I might not have been crossing days off the calendar, but it was close.

In sixth grade there were three players on the playground who were picked 1-2-3, in fluctuating order, day in and day out, for every game.

We were all wiry guards, with similar games, builds and skills, and it was actually more exciting to be the one who got picked #2, which meant you would have to fend off the other two as they worked together.

Lee and Larry went on to play middle school and high school ball, with Larry making the high school varsity as a freshman.

I did not play in middle school or high school.

It wasn’t my choice, and yes, it still bothers me greatly to this day.

And please, do not for a second think I believe I was destined for greatness, for college or the NBA.

I was a super-skinny kid who topped out at a shade under six-foot and liked to drive people batty on defense. No one was ever gonna give me money for my hoops skills.

But man, I wanted desperately to play organized basketball, and I will always be left to wonder what my experience would have been like.

And why didn’t I play, you ask?

Growing up, I was part of a family which belonged to a rather rigid religious sect, and my father, for many years, was one of the leaders in our local branch.

Organized sports were seen as preparation for military life, something also not allowed by this group.

So, the thinking as best I understand, was why allow children to do one thing, if it was merely leading to something else which also wasn’t going to happen?

We had discussions, my father and I. We had arguments. Nothing changed.

My sister was far more vocal, while I tended to react as passively-aggressive as possible. Which meant I have sulked ever since.

It was only late in my sophomore year, after my father had stepped down from his leadership role in our church, and after I had come within 99.29% of dropping out of school, that he relented a small fraction.

Desperate to find some way to keep me in school, my mom convinced my dad to allow me to play tennis — and only tennis — and I got most of three seasons on the court.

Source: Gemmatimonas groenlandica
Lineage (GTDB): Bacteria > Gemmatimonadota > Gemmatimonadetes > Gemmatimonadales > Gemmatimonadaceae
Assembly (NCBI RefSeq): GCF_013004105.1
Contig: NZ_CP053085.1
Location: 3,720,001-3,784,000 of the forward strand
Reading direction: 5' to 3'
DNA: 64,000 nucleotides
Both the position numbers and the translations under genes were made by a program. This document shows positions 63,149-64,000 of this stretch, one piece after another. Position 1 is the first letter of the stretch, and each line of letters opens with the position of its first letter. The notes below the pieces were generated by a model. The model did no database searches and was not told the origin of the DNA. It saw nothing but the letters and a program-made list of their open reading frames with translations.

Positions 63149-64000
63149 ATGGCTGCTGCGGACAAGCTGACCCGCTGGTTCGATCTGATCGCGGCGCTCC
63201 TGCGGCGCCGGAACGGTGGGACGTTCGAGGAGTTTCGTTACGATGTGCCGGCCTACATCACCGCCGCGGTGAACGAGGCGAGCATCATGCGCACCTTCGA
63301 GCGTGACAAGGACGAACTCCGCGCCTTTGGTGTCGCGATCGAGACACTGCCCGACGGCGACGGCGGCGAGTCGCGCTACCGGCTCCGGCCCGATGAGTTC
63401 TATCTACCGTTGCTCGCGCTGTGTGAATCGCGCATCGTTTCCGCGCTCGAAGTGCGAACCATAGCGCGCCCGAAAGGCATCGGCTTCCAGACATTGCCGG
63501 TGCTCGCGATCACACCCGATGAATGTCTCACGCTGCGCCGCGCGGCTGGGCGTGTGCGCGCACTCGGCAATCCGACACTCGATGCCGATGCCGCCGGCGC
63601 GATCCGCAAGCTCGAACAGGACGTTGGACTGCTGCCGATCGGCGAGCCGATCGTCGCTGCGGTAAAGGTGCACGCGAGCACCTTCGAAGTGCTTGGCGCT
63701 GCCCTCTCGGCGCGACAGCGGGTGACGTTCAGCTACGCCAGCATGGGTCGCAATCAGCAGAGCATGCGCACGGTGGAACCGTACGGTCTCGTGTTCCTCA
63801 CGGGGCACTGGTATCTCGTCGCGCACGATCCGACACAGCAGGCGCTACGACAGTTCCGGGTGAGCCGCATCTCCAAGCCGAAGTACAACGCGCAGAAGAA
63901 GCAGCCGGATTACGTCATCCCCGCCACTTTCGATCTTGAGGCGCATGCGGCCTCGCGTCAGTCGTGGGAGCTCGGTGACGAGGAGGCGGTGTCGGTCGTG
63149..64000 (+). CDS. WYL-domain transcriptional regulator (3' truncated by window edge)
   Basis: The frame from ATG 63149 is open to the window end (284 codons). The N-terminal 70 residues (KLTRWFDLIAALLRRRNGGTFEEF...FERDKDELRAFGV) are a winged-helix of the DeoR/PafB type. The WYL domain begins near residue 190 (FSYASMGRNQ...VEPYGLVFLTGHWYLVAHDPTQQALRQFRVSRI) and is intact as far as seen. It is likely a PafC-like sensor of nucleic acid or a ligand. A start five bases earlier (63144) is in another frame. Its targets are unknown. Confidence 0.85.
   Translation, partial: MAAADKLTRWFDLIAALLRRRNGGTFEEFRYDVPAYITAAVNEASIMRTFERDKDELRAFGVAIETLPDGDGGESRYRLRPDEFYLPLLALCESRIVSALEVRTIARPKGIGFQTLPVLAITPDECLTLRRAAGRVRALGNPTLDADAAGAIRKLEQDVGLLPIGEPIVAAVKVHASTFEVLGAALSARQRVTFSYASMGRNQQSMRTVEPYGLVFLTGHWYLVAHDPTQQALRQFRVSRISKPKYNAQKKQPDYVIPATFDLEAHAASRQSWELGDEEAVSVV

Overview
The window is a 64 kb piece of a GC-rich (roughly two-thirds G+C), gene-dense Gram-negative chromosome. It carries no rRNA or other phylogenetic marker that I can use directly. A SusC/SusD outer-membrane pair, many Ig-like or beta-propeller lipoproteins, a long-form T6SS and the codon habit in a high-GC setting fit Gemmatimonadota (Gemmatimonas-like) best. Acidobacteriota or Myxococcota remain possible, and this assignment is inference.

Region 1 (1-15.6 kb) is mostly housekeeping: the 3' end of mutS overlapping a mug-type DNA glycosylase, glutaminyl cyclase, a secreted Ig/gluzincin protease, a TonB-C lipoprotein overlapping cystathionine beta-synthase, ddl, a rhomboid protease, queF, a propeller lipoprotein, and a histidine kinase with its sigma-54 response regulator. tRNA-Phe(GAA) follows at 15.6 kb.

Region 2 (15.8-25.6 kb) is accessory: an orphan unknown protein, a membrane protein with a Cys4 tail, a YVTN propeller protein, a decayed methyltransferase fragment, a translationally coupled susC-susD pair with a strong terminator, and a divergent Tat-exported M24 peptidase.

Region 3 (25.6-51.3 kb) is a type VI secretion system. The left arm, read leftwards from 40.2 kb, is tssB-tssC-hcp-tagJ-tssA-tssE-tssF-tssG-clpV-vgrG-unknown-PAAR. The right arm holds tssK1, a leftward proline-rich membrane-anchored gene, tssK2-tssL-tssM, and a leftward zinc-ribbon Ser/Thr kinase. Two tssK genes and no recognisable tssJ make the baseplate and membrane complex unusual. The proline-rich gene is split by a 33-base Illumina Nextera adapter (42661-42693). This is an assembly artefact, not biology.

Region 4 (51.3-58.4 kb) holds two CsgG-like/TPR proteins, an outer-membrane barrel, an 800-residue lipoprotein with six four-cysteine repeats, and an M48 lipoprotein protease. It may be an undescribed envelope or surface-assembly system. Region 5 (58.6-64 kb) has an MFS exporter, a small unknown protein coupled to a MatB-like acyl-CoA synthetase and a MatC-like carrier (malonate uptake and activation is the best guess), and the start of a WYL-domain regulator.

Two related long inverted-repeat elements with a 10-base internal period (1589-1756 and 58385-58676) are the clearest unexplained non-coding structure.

Tennis wasn’t my first choice, my second choice or my 37th choice, but I enjoyed my time playing for Coach Barona.

I was the kid who went full-tilt every practice, then always stayed after practice to keep playing until it was so dark we couldn’t see the tennis ball anymore.

On weekends, I would bike down to the courts and play for hours more.

I still have my racket, a framed team photo from my senior year, my Tumwater High School letter and a second-place trophy from a summer tournament.

The trophy isn’t that impressive, pretty much a run-of-the-mill tennis one, and parts of it have come a bit loose over the years.

But, every time I look at it stashed away on top of a bookshelf, I remember upsetting one high school teammate, James, in the semifinals, then battling my high school doubles partner, Ari, for three-plus hours in the final.

It was a very hot day and by the end, after repeatedly trying to slug the ball off of each other’s faces, and much yapping back and forth, our coach decided we might need a change.

Suffice it to say, I played singles as a senior. Which was probably best for all involved.

That trophy stands as a perfect testament to how drive and commitment can help you achieve anything, while also offering a stark reminder that maybe I’m not the easiest person to get along with.

A fact to which many newspaper editors can attest.

During those three seasons of tennis, I came back at my father often with pleas to play basketball, but he never bent. Ever.

As an adult, I’m no happier with his choice, but time does tend to take some of the edge off of our hurts.

I don’t hate my dad.

Didn’t while he was alive and certainly don’t now that he has passed. In almost every other way, we had a great relationship.

I don’t agree with all the decisions he made, but I know he genuinely wanted the best for me at all times.

But I still wish I had been given the chance to play. And I probably always will.

So, to the Wolf athletes who sit on the fence on this Sunday night, trying to decide whether to play or not — it’s your call, not mine.

But whatever you choose, to play or sit, just be thankful YOU get to make that choice.